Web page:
by Charles Jay
What do you do when there’s a fight and there’s really nothing to write about it?
Well, we could say that there was some charity involved, inasmuch as anyone who gave Robert Guerrero more than one round against Floyd Mayweather was being very charitable.
Photo: Tom Casino/Showtime
Such a point was moot to some.
According to an Associated Press story, fans were actually leaving the Mayweather- Guerrero fight before the 12th round began, presumably either to get a good seat at the gaming tables, where there was more exciting action, or to get out of the parking lot before the “rush.”
That’s almost unheard of. But if you stick around long enough, you’re bound to come across just about everything.
So you see, we have already had our horizons expanded with the new Mayweather-Showtime deal.
This is not meant to be a criticism of Showtime. As has been explored under this byline before, they may have looked upon this project as a loss leader of sorts; an anchor to build an entire sports department around, in much the same way Fox Network built its overall network around sports properties like the NFL and Major League Baseball, for which they paid record prices but were willing to take the early loss because it was a great springboard to launch their other programming.
One has to wonder how they are going to feel after two or three fights like this. They should have been well aware of what they were getting into and maybe they were, to some extent. They are obviously giving Mayweather a lot of latitude when it comes to picking his opponents, which is a little different than the usual fighter-network dynamic. But by the same token, they are in the entertainment business, and many of the reviews from Saturday night indicate that people were not al that entertained.
You can’t really blame Mayweather all that much. He is simply too good for his own good, which means, for purposes of this particular discussion, he is way too good for the opponents he is picking.
So the problem the network must solve is how to get him together with people who can at least offer the illusion of having a chance, because we know that he is in this arrangement for six fights, and if things keep going the way they are, fans are not going to leave before the 12th round; they’re just not going to show up at all.
Mayweather has found himself a cash cow, and he has every intention of milking it. Next on the wish list could be Devon Alexander, who poses no real threat to him either. Then it might be a trip to England, where he’ll be able to fight anyone he cares to. Sure, everyone’s crying out for something with Canelo Alvarez, because they’ve long since stopped hoping for a fight with Manny Pacquiao.
Sometimes boxing operates in such a way (in a sense, to its great detriment) where the manner in which agendas are carried out is dictated a little less according to what the fans want, and a lot more on what can be “put over.” People who write about boxing haven’t experienced the business of boxing, and if they were able to see through that lens, they would be able to tell you that handlers of boxers (and in this instance Mayweather is his own handler) view things on a “risk vs. reward” basis.
And in this case, there was very low risk and very high reward, which is precisely the balance Mayweather would like to experience.
That’s not to say they were trying to put over some fraud against the public on Saturday. Robert Guerrero is a good fighter; he’s a very capable fighter. And he was promoted as someone who had a chance, based, in part, on the fact that he had won titles in four different weight classes.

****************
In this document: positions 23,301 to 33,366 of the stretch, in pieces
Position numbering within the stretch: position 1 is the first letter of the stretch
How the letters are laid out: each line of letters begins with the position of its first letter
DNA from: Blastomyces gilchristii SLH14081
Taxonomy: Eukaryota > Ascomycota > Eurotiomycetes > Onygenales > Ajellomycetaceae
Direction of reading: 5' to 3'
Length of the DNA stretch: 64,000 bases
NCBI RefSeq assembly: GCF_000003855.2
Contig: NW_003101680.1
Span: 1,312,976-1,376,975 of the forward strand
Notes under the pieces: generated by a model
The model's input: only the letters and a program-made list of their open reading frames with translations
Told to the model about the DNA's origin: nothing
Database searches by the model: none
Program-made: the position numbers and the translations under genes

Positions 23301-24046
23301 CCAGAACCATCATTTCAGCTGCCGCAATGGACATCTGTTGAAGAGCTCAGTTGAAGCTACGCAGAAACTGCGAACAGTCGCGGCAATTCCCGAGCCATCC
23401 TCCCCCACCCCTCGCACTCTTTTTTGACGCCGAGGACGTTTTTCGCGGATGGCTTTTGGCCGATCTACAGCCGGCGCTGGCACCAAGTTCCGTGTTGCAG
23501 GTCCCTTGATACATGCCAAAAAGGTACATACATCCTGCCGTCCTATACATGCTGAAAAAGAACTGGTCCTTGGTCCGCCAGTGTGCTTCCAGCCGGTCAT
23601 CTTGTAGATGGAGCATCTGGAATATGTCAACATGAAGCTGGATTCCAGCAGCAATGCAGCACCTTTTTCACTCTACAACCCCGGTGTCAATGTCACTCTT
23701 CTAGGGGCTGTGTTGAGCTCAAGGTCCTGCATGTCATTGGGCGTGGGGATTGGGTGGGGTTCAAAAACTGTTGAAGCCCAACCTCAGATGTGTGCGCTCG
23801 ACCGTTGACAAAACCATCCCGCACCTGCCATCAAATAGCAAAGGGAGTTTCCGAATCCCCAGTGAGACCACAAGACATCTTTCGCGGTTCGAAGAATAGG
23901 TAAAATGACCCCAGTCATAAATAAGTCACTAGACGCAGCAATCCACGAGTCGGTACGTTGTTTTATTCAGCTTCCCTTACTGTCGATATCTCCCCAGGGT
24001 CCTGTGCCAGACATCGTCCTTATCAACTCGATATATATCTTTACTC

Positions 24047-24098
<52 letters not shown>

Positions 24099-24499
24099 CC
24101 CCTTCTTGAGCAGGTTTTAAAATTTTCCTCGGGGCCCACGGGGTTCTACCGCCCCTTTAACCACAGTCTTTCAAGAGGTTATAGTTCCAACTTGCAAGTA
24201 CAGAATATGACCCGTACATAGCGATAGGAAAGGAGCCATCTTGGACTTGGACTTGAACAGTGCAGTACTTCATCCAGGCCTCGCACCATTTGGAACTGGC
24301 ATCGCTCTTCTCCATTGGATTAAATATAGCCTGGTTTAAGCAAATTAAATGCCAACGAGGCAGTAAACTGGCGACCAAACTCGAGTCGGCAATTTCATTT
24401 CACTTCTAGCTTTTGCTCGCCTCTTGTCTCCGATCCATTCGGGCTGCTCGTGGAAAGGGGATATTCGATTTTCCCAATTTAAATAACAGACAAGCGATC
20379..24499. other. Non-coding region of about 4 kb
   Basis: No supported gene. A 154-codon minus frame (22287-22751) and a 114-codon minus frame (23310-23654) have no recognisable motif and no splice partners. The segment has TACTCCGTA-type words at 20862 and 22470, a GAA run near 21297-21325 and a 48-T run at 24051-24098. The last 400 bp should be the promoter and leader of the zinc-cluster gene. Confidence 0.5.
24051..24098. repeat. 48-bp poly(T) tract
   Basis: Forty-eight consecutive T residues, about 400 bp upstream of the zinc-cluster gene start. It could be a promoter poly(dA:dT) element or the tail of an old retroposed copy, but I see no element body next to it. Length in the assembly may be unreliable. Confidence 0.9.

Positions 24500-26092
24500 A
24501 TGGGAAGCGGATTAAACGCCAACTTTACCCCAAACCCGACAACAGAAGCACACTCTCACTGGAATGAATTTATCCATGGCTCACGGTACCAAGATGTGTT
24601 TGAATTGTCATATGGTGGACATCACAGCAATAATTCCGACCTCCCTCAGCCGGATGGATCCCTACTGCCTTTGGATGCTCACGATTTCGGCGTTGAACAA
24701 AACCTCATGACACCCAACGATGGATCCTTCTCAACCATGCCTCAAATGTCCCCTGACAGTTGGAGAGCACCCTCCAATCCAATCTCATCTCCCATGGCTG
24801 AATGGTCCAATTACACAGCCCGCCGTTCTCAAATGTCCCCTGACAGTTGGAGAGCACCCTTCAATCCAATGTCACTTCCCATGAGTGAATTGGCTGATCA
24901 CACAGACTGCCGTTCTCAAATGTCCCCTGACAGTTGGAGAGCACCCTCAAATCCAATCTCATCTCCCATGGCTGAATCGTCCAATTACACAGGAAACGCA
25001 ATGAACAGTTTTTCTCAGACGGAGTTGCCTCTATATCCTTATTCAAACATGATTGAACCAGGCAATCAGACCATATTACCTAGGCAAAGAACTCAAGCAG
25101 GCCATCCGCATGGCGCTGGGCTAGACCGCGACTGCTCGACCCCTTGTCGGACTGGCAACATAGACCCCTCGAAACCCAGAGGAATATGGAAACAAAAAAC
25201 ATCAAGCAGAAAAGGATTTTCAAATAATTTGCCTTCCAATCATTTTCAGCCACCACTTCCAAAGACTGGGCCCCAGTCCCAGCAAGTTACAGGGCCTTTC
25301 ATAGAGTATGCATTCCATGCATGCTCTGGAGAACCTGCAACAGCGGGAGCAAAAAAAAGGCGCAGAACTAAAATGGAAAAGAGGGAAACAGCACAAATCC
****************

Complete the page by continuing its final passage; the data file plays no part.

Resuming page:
Where that fourth weight class went, who know. Guerrero was supposed to have won an “interim” title and even defended it, but if you weren’t paying really close attention you may have gotten confused as to who the “champion” was going into the fight. Mayweather won this championship two years ago and never defended. Yet he was supposed to be the champion. What did that make Guerrero’s “title” worth?
Not to disparage Guerrero to much, but in this era of boxing you don’t get as much respect by dominating a weight division as you do by moving up in weight, and there are enough titles available to facilitate it. It used to be that winning titles in three different weight divisions actually meant something, but that is not the case anymore. Guerrero is simply a product of this atmosphere.
None of us had any place criticizing Guerrero as someone who didn’t belong in the ring if we are going to accord those belts on his mantle some genuine substance. So you may deserve some of the blame yourself if you expected something more competitive on that basis.
But you are not the problem. Neither is Guerrero. That leads us back to Mayweather. First, we take him as a “businessman.” He’d probably like to skate through this contract without any speed bumps. That is HIS business objective. And on Saturday he again reminded people that if they were forking over fifty dollars-plus to see him get beaten that’s going to be a bad investment. By the same token, businessmen should understand that ultimately, the free market rules, and if the fans (i.e., would-be PPV buyers) send a strong-enough message that they are not going to invest any more, he may then consider it good business to deliver on what folks apparently would rather see him do, which is to fight Canelo Alvarez, and maybe even Amir Khan.
Of course, as we get back to Mayweather, the boxer, the reality for those people who think one of the aforementioned names is going to teach him a long-deserved lesson is that they are most likely better off letting Mayweather milk his deal for a while and get a couple of years older and slower, because unfortunately, that is when they are going to have their best chance.
So are you going to keep buying on the way “down”?